Sometime during the 80’s I wandered into the Baptist Church located on “The Drag” of UT Austin. I was a stranger, but two gentlemen in suit and tie warmly greeted me. One of them I instantly recognized as Walt Rostow, a professor in the LBJ School of Public Affairs. Rostow had been Lyndon Johnson’s National Security Adviser, in which capacity he advocated for the bombing of North Vietnam and even floated the idea of invading the country with U.S. troops. How was it possible that a nice guy like Rostow could imagine using the A-bomb against China if that country were to retaliate against invading American forces? He was “a sheep in wolf’s clothing” (Townsend Hoopes).
I must have grimaced or said something unkind when I met Rostow. I turned away from him for five or ten seconds; and when I looked back, he had disappeared. The normal assumption would be that he hurried away out of a sense of guilt. In fact, whether in his books or lectures, Rostow never apologized for his role in Vietnam policy. He even argued that the United States had “won” the war—that our intervention had saved the rest of Southeast Asia from communist domination.
In his magnum opus, The Stages of Economic Growth: A Non-Communist Manifesto, written in 1960, Rostow had argued that massive U.S. aid was necessary to jump start economic development in the Third World. America had a special responsibility to the poor and downtrodden of the world. Much later, in the 1990’s, Rostow had personally thought up and led the Austin Project, designed to coordinate public and private agencies toward the goals of prenatal care and the education of Austin’s disadvantaged children. Rostow was a paradoxical character. He wanted to help the poor but supported a war policy that resulted in the deaths of more than three million Vietnamese peasants.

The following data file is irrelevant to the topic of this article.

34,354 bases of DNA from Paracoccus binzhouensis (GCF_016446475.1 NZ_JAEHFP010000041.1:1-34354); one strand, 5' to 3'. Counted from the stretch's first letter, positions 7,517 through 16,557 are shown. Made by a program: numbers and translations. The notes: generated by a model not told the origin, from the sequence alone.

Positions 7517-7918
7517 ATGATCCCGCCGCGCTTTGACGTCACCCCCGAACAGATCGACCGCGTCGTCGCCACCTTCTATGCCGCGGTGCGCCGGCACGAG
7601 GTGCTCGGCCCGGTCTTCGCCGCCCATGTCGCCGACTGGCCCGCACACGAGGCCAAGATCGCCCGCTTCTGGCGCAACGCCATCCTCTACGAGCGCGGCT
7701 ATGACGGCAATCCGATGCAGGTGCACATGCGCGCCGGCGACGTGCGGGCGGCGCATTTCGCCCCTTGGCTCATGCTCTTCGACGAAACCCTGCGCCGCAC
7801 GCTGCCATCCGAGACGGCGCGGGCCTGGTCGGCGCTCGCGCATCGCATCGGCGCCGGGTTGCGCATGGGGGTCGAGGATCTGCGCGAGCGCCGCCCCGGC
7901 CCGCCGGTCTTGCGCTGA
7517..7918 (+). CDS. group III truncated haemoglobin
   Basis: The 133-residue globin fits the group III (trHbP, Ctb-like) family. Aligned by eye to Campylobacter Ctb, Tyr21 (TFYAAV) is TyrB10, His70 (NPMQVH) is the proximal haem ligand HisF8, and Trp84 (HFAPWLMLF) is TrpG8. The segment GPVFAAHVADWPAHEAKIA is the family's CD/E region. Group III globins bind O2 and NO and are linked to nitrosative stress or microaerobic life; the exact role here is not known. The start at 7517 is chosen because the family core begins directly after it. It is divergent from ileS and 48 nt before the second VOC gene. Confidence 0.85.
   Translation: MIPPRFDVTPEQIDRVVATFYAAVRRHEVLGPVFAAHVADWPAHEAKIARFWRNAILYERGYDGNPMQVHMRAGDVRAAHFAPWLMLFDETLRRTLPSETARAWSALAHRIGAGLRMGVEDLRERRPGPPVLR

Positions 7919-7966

Walt Rostow’s great failing was his inflexibility and his inability to admit that he had been wrong. Although we Quakers have some bedrock principles like the Peace Testimony, we must beware of applying those principles inflexibly. Thus, I’m not prepared to condemn those Quakers who fought for the North in the American Civil War nor those Friends who took up arms against Hitler.
The concept of God is another example. I believe in God; and, for a time, was ill-disposed toward non-theistic Friends. I now realize that it’s possible to be deeply spiritual without being a theist. I would regret a Society in which most Quakers were non-theists, but actions speak louder than words or theological concepts. Love supersedes any belief or creed. It is, indeed, God at work in the world.
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